- CIP (Carriage and Insurance Paid to): Like CPT but the seller is also responsible for insurance during transportation.
- DAP (Delivered At Place): The seller delivers the goods to a specified place, but the buyer is responsible for import duties and taxes.
- DPU (Delivered at Place Unloaded): Like DAP but the seller is responsible for unloading the goods at the destination.
- DDP (Delivered Duty Paid): The seller is responsible for transportation, customs, and taxes to a specified destination.
- FAS (Free Alongside Ship): The seller is responsible for the goods until they are loaded onto the ship at the port of departure.
- FOB (Free on Board): The seller is responsible for the goods until they are loaded onto the ship at the port of departure, but the buyer is responsible for transportation costs.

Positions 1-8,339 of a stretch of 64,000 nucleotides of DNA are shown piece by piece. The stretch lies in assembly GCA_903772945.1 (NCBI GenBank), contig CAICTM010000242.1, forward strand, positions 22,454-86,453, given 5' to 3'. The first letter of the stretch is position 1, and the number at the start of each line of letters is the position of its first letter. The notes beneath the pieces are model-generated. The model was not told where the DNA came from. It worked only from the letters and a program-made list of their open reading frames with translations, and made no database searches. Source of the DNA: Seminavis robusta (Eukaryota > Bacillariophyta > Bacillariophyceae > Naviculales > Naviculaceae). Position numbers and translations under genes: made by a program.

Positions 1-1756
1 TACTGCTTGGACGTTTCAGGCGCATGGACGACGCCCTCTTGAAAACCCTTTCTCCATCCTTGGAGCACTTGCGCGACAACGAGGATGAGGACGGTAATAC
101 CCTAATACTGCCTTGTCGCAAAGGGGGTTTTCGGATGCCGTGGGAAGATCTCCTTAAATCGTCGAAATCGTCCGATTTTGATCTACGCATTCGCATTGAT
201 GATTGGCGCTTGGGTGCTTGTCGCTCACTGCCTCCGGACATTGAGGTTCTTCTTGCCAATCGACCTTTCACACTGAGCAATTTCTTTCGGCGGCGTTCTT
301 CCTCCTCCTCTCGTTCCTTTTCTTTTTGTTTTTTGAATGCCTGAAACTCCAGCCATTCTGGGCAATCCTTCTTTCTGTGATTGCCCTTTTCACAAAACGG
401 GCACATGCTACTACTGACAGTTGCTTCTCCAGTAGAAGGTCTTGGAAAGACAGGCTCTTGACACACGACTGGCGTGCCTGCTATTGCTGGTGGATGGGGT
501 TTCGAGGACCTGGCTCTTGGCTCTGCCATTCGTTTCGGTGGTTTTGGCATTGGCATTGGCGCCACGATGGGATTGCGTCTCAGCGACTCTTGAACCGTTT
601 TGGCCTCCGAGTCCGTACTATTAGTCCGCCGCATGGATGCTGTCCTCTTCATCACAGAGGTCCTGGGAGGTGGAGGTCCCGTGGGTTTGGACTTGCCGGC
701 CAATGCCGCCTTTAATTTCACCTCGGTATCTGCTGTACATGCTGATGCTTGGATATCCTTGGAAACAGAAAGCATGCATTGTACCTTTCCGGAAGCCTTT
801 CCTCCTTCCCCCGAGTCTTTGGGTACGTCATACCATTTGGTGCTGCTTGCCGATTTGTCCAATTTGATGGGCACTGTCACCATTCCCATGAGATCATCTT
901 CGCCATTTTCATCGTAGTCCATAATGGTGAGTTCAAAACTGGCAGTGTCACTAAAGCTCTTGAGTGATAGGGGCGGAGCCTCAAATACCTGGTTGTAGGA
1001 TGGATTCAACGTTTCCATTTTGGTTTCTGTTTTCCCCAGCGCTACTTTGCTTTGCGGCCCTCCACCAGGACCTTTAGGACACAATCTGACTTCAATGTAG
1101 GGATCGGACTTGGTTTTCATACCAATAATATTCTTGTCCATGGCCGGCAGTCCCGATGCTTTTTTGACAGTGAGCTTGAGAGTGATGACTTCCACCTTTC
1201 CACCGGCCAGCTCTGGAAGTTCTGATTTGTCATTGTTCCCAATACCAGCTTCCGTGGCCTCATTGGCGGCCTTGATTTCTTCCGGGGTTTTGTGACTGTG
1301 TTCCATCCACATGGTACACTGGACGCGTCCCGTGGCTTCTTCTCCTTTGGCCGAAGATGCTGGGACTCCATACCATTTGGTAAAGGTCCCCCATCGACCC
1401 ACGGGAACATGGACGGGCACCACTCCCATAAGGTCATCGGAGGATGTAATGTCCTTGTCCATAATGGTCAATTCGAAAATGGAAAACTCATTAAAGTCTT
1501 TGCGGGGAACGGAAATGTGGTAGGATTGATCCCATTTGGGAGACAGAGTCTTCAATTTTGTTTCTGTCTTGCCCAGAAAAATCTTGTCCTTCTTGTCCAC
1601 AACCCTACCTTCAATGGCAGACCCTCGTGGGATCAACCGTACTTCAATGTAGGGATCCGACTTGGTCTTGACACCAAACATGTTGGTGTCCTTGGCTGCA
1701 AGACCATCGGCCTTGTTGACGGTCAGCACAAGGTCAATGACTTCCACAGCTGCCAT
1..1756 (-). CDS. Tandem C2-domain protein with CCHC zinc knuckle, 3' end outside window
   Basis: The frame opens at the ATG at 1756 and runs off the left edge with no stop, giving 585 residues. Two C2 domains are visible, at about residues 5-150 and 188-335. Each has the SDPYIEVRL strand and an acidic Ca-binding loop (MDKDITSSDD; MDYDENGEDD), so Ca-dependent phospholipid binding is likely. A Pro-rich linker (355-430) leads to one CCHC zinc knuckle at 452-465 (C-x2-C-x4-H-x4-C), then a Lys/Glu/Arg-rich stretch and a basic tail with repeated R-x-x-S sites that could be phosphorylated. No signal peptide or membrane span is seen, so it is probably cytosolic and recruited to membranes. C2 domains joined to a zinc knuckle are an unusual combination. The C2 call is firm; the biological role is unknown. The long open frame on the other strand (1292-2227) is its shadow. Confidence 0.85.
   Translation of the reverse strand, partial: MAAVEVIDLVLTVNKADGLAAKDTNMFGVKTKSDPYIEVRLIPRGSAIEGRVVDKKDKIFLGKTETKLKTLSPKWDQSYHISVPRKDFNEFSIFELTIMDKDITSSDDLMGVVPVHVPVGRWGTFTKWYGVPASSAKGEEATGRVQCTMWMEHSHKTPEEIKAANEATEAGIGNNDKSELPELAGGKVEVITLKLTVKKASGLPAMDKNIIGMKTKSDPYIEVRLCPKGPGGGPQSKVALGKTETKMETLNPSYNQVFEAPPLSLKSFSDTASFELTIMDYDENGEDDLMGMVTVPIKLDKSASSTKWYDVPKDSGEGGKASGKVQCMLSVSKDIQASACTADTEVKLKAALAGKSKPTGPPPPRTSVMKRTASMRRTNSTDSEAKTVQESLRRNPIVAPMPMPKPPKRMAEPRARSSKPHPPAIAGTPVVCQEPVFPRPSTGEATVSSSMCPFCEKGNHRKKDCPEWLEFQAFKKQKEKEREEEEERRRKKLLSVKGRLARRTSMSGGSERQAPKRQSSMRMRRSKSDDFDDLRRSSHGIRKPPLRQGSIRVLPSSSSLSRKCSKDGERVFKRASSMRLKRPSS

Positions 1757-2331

- CFR (Cost and Freight): The seller is responsible for transportation costs to a specified destination and for loading the goods onto the ship.
- CIF (Cost, Insurance and Freight): Like CFR, the seller is also responsible for insurance during transportation.
What is the difference between Incoterms 2020 and the previous version?
Incoterms 2020 replaces the previous version, Incoterms 2010. The new rules contain several updates and clarifications, including new rules for “Free Carrier” (FCA) and “Free Alongside Ship” (FAS), as well as a clearer definition of the responsibility allocation for “Cost, Insurance and Freight” (CIF) and “Carriage and Insurance Paid To” (CIP).
Here, we have highlighted the major differences that affect insurance in transport.
The delivery clause DAT “Delivered at terminal” has been renamed to DPU “Delivered at place unloaded”.